Australian firms are going to extraordinary lengths to protect their data from foreign governments, competitors, and criminals when employees travel overseas.
McAfee, Rio Tinto and HP are among those known to have introduced strict policies about the devices staff bring and use on trips, for fear of malware and data theft.
Baker & McKenzie experts say Australian firms tend to be most cautious when travelling to places like Indonesia, China and Russia – known as the top originating countries for cyber attacks.
“Security in general is a big issue for multinationals,” said Baker & McKenzie partner Anne-Marie Allgrove. “There are two different areas [of concern]: one is government monitoring and the other is cyber attacking.”
Partner Adrian Lawrence explained that most jurisdictions – including Australia via the 1979 Telecommunications (Interception and Access) Act – allowed authorities to access private information for specific purposes, like in police investigations.
Corporates tended to be more concerned about unauthorised government access or private hackers, who may seek access to company secrets, intellectual property, financial details, or a vector for spreading malware, he said.
Here’s how Australian companies are protecting their data overseas:
1. Travelling with brand new devices, or forgoing smartphones, tablets and laptops altogether.
When former defence minister Stephen Smith visited Beijing in June last year, he and his entourage reportedly left all mobile phones and laptops in Hong Kong to avoid spying.
The SMH reported at the time that Smith’s staff, including media advisers, were given fresh phones and numbers to use during the trip.
Allgrove told Business Insider that similar practices were shared by corporate giants.
“Companies are requiring employees to take no technology, or have clean [brand new] technology in the countries they visit,” she said.
“The new devices are bought in the home country, not the countries they go to, because that may be problematic.
“Often, they don’t need the most sophisticated devices – the less sophisticated, the better. It’s definitely an additional expense, but for companies, it’s a balance judgement of risk and security.”
2. Limiting strangers’ contact with corporate devices.
Allgrove highlighted the example of one company, for which “if a device gets reviewed at Customs at any airport, they will never use that device again for fear that something may have been installed on it”.
She warned against overlooking the importance of physically securing devices, for example, by leaving them in hotel rooms or unattended in public areas.
Any devices that may have been tampered with should be wiped clean upon returning to the home country, she said.
3. Turning off all wireless technology, such as bluetooth and wifi.
Some companies ask employees to turn off bluetooth and wifi so hackers can’t access their corporate devices wirelessly.
That means they have to rely on fixed line networks. Those can be compromised, but at least it’s slightly more difficult for hackers to get connected, Lawrence explains.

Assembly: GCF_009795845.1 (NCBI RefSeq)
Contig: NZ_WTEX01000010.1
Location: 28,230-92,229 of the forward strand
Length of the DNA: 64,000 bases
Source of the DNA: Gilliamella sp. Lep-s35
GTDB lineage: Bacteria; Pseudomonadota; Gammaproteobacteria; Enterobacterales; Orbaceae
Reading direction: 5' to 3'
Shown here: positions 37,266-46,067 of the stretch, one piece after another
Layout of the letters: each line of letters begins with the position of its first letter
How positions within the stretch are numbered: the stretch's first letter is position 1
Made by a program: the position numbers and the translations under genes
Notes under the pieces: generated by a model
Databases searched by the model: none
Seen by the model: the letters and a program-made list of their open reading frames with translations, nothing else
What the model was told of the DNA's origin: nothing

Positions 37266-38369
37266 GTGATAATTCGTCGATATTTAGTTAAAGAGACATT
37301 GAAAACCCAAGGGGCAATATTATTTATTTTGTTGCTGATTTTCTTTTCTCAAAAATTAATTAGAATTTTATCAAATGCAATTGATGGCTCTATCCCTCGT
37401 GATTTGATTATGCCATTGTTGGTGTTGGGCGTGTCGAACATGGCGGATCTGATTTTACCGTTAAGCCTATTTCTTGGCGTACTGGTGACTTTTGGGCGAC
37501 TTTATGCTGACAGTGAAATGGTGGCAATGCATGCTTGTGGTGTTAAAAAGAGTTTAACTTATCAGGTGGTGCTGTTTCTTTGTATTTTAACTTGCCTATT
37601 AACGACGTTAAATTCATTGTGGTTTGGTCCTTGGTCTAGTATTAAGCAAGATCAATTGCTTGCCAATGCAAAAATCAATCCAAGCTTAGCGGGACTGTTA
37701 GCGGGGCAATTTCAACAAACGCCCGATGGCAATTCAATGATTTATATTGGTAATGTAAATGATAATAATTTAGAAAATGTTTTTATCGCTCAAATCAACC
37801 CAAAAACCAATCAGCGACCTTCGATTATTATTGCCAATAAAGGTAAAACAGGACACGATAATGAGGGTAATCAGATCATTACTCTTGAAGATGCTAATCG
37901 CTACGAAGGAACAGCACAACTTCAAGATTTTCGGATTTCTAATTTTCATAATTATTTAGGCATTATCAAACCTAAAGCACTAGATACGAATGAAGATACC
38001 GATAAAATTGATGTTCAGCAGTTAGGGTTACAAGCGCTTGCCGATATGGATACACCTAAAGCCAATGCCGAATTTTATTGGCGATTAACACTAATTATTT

“Wireless just enables greater access for hackers,” he said. “There’s always going to be risk in using any sort of technology device to communicate.
“No technology is going to be perfect for every situation.”
4. Using an encrypted, virtual private network, instead of the public internet.
Experts recommend that employees dial into the corporate network remotely and access their files, applications and the internet via the company’s secure virtual private network (VPN).
That ensures that data is encrypted and limits the opportunities for hackers – and other parties – to snoop.
Because traffic is transmitted to and from via the corporate network, and thus its telecommunications provider at home, remote workers can also bypass national firewalls and access otherwise censored material in countries like China and Vietnam.
Most corporate encryption is safe to use, but Lawrence warned that some countries had laws preventing the export of particularly advanced encryption technology to certain other nations for fear that the technology could be repurposed by an enemy military.
5. Avoiding government-owned telecommunications providers.
Most governments are generally thought to limit surveillance to situations in which interception is permitted by law – for example, in a police investigation with a warrant.
But other governments, authorities or individuals may use their powers in a wider range of situations.
Lawrence said cautious companies tended to limit their use of government-owned telecommunications networks, where providers may be more sympathetic to unauthorised government data access requests.
“Companies using state-owned ISPs may be more cautious about openly connecting to the internet,” he said.
6. Monitoring network traffic at home.
Allgrove and Lawrence said their clients took a number of the above precautions but Baker & McKenzie didn’t quite go to the same extremes when its lawyers travelled overseas.
“We don’t take clean phones, but [IT staff in the home office] do monitor carefully all the data that is transmitted,” Allgrove said.
The lawyers said more common practices such as monitoring network traffic were just good practice for businesses around the globe.
They said the other, more extreme measures tended to be proactive policies rather than the result of bad experiences, but noted that the fact that companies were willing to pay to adhere to them implied that the threats were real.
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